Visiting FAME — our new grantee in Tanzania
Jessica Bowers is EMC’s Portfolio Director. Last month, she traveled to Tanzania to check out our newest grantee, the Foundation for African Medicine and Education (FAME).
We drove through the Arusha countryside along one of the few paved roads in northern Tanzania. Outside our window there were rolling hills of bush, farmland filled with maize, and mountains in the distance. Maasai men and boys as young, as 6 or 7-years-old guided their herds of weathered cows, donkeys and goats. The country felt so vast and empty — it seemed to go on forever. From this vantage point you’d never guess that nearly 50 million people live in Tanzania, three quarters of them in the rural regions.
Every place we visited in Tanzania provided a piece of the puzzle that reflected why 8,000 women and girls die every year in this country from pregnancy complications. Maternal healthcare facilities are often simply too far away from where Tanzanian women live — a fact that’s made more clear when you’re in one of the few cars on the only paved road for miles and miles. If poor people living in rural communities need to get anywhere, they usually have to walk.
One of the first women to give birth at FAME’s inpatient hospital in Karatu, which is about 140 kilometers (or 87 miles) from Arusha, arrived on foot having risked her life to make the journey. At nine-months pregnant, she had no choice but to walk to reach the hospital. At one point during her trip, she was chased by a water buffalo and fell. She knew she was in trouble and that her baby was in distress, but she kept walking until she reached the hospital and the medical help she needed to make sure and she and baby were okay.
Most midwives and nurses at government clinics and hospitals in Tanzania do their best to provide patient care with what little support they get. They often lack proper training, adequate space, or critical medical supplies they need to do their jobs. They grapple with overcrowded conditions that sometimes require several women to share a bed. Working in conditions like these it’s no wonder that many become frustrated, overwhelmed and feel hopeless.
As soon as we landed in Dar es Saalam we visited Temeke Municipal Hospital. Temeke delivers approximately 20,000 babies every year — roughly 385 per week. Temeke suffers from many of the conditions mentioned above — poorly trained staff, not enough healthcare providers, and limited resources, space and supplies. For a long time it was not uncommon for women to deliver alone or with little supervision in this hospital because it was understaffed and over-crowded. Some women gave birth in hallways while waiting for beds. Record keeping was so inadequate that nurses and midwives wouldn’t know who was pre-eclamptic or which women were at greatest risk. As a result, Temeke Hospital earned a reputation for having one of the highest rates of pregnancy-related deaths in the region.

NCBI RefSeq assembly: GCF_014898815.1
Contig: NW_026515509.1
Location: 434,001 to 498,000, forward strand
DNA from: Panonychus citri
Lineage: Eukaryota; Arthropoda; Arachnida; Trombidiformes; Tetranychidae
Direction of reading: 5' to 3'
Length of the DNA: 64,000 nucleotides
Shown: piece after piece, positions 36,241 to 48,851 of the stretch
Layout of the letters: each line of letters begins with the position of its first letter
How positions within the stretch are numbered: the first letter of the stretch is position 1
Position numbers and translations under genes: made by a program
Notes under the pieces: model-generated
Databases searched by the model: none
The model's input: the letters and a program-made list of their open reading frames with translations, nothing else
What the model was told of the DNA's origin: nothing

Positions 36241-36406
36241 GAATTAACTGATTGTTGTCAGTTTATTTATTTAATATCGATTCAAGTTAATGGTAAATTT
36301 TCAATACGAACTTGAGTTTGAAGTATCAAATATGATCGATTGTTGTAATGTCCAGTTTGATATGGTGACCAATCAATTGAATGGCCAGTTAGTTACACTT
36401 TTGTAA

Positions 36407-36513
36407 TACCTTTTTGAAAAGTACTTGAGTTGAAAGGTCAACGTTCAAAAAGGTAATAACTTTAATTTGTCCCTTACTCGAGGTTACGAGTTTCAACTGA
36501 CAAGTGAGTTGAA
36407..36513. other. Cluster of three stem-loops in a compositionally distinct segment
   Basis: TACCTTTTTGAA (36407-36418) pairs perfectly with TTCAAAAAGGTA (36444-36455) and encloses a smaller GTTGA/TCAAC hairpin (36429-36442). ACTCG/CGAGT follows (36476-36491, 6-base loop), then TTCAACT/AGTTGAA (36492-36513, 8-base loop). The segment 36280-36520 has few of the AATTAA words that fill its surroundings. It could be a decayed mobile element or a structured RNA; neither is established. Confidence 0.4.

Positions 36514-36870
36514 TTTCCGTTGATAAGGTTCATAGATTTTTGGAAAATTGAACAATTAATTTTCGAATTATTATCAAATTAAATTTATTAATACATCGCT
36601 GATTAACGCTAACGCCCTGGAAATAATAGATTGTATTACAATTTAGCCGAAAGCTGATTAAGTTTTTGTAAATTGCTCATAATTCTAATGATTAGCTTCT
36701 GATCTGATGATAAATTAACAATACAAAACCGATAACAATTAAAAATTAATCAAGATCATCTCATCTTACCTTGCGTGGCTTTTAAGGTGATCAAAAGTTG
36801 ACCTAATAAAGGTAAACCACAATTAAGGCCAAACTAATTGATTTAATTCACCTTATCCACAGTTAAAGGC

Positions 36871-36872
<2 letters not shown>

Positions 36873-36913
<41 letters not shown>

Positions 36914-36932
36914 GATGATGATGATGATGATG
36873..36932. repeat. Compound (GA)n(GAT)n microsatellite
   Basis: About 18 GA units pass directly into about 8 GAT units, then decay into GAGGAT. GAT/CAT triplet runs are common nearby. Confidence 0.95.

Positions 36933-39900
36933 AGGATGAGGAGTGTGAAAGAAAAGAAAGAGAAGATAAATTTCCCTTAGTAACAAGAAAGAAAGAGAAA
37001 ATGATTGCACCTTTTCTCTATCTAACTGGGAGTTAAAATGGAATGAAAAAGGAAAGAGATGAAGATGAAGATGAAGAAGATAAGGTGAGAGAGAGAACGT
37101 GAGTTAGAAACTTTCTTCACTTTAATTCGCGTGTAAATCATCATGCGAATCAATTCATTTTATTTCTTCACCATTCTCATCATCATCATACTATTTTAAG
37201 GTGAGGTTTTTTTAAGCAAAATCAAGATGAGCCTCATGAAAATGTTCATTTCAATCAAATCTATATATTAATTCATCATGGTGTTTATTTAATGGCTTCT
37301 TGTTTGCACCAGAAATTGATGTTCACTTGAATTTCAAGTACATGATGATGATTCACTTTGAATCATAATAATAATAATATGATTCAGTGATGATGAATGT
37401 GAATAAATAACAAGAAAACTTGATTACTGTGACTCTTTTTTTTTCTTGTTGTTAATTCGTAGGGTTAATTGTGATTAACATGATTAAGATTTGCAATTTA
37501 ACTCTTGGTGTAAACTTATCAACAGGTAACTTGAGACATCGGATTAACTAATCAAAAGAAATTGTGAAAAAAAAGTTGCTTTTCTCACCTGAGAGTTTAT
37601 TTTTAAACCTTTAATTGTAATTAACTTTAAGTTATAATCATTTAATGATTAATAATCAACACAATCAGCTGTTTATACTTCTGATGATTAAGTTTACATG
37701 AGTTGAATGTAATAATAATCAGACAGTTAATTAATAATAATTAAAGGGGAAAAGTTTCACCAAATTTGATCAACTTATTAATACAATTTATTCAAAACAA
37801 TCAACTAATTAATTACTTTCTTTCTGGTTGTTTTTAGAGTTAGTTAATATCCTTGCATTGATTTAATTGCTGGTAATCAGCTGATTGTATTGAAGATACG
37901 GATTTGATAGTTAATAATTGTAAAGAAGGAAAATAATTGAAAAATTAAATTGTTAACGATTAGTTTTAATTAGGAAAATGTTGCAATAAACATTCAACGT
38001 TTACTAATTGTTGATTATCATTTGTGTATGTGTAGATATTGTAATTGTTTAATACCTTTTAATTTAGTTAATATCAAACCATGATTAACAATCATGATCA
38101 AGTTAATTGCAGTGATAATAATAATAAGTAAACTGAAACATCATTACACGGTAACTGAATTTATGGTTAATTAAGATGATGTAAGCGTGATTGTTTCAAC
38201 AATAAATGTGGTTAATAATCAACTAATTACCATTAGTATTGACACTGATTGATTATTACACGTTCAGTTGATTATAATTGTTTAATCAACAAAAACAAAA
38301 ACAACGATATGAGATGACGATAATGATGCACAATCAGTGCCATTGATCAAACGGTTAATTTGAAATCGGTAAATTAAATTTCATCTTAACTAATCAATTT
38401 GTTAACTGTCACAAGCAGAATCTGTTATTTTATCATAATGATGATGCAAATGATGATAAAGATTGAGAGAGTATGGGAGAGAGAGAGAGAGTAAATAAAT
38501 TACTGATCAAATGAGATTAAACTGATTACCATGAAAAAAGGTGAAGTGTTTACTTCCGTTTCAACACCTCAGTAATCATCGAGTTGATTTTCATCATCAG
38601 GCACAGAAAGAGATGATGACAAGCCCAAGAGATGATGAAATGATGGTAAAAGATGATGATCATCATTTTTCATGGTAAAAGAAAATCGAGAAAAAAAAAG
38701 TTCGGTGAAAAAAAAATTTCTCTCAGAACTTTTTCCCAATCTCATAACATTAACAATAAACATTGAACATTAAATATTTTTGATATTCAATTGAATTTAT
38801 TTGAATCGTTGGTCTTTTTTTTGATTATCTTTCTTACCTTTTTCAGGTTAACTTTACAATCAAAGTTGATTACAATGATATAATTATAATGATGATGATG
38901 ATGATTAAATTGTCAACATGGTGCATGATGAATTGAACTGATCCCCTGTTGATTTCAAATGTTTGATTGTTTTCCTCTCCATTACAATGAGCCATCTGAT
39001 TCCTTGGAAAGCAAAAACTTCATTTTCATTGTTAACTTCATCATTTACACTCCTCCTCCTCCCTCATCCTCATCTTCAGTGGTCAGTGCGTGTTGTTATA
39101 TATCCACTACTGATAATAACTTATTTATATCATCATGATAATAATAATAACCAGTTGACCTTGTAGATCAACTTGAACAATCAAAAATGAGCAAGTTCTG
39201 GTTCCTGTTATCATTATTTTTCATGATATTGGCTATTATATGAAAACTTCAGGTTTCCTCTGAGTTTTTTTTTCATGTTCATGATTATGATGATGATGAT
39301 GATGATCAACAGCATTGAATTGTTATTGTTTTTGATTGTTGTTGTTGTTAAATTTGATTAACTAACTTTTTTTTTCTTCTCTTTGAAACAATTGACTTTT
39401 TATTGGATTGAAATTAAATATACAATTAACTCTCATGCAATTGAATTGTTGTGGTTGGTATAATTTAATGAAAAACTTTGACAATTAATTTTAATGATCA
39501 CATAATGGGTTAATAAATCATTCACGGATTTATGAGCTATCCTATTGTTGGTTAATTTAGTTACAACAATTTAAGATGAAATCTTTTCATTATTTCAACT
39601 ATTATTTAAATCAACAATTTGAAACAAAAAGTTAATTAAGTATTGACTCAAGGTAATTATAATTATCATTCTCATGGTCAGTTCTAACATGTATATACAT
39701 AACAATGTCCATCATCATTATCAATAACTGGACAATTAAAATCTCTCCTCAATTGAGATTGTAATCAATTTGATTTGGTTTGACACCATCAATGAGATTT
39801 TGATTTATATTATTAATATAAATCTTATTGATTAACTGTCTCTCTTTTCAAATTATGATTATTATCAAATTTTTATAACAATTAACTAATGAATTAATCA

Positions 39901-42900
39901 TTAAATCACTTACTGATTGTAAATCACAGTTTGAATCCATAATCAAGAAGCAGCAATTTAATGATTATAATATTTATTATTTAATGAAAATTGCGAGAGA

In recent years however, the Tanzanian government, together with several private non-governmental organizations (NGOs), launched an extensive capacity building initiative in 22 health facilities, including Temeke Hospital. They trained and retrained healthcare providers, improved critical infrastructure and distributed equipment. In addition, the nursing staff received incentives like certificates and trophies to reward good work.
On the afternoon that we visited the hospital, the outpatient crowds had already gone home but the maternity ward and post-op departments were both full. We met with Deodata and Elizabeth, two of Temeke’s nurse-midwives. Both were visibly tired but were friendly and professional even though it was the end of a long day. In the maternity ward, they were tracking patients on a big white-board attached to a wall at the entrance. They reported they had a 10 percent C-section rate. That’s above average for developing countries where surgery is rarely an option for women who need it most. The nurses talked openly about their work and the challenges they used to face, and about how this new program has improved the quality of care they are able to provide. In fact, it’s been so successful that in September, for the first time anyone could remember, Temeke Hospital recorded zero maternal deaths. They recorded zero deaths again in February.
I’ve visited a lot of government health clinics and hospitals in Africa, and I found myself almost giddy at all they’ve accomplished even in the early stages of this program. It shows what is possible when you invest in people, equip them with the tools they need, and teach them how to provide respectful care. They’ve proven that with even small investments to improve quality of care, when women know their needs will be met and that they’ll be safe, they will travel great distances to deliver at a health facility. That’s what’s possible.